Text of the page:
2) Do you mean cataloging documents or version tracking?
3) Allow users to create accounts on the site or remain anonymous and join participate in forum/discussion groups (possibly allow OpenID, facebook logins)
4) Allow for a rating/voting system to let users self-govern topics
5) I think as an internet formatted collaboration tool subjective polling is fine- the 'real' results will come from action committees affecting real world outcomes.
I think it is important to keep in mind that we are the architects of this first and foremost. If we also wish to participate on the site that is excellent, but it is our charge to make the site usable by the admins and the users, not use what is easiest and familiar to us. We may be perfectly familiar with one technology, but that doesn't mean we shouldn't evaluate other tools which may better serve the purpose and the community.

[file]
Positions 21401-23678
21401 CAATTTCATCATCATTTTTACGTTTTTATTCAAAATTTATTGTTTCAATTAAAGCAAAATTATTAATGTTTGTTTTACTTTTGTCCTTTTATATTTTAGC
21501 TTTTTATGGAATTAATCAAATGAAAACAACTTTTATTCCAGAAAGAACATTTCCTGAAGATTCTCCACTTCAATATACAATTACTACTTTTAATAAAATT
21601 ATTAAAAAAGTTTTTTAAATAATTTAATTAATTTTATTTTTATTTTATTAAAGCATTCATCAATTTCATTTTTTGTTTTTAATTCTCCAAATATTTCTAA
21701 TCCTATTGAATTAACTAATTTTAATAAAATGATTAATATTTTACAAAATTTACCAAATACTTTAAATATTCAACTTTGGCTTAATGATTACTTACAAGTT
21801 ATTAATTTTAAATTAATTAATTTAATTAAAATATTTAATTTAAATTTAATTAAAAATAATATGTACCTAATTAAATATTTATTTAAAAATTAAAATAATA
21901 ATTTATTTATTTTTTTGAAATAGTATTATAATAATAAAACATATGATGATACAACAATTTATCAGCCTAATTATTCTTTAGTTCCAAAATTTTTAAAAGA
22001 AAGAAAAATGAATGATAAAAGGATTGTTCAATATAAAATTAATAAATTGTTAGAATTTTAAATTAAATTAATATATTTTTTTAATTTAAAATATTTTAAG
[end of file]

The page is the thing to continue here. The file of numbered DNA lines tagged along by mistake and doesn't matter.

We should definitely keep this discussion going so that we can continue to keep the website actively on track.
On Fri, Oct 14, 2011 at 12:50 PM, felipe <email@example.com>
I gather from this list that you are working hard on getting the MU WP
site off the ground but I'd like to ask if there is a place where
folks are posting what they are up to and how they need help? Without
this kind of a "map" it makes it difficult for folks to get involved.
Yesterday I went to Charlotte's place at 1pm, and didn't see anyone
from the IWG. Ditto for the FLO meeting, in theory held under the red
sculpture at 3.
I get that folks are working hard to get the new site up, I guess this
is a plea to put more time into directing people who want to get
involved on how to do so. For instance, who is currently dealing with
questions like these:
1) what mechanisms will be put in place to absorb suggestions from the
2) what collaborative document authoring protocols will be put in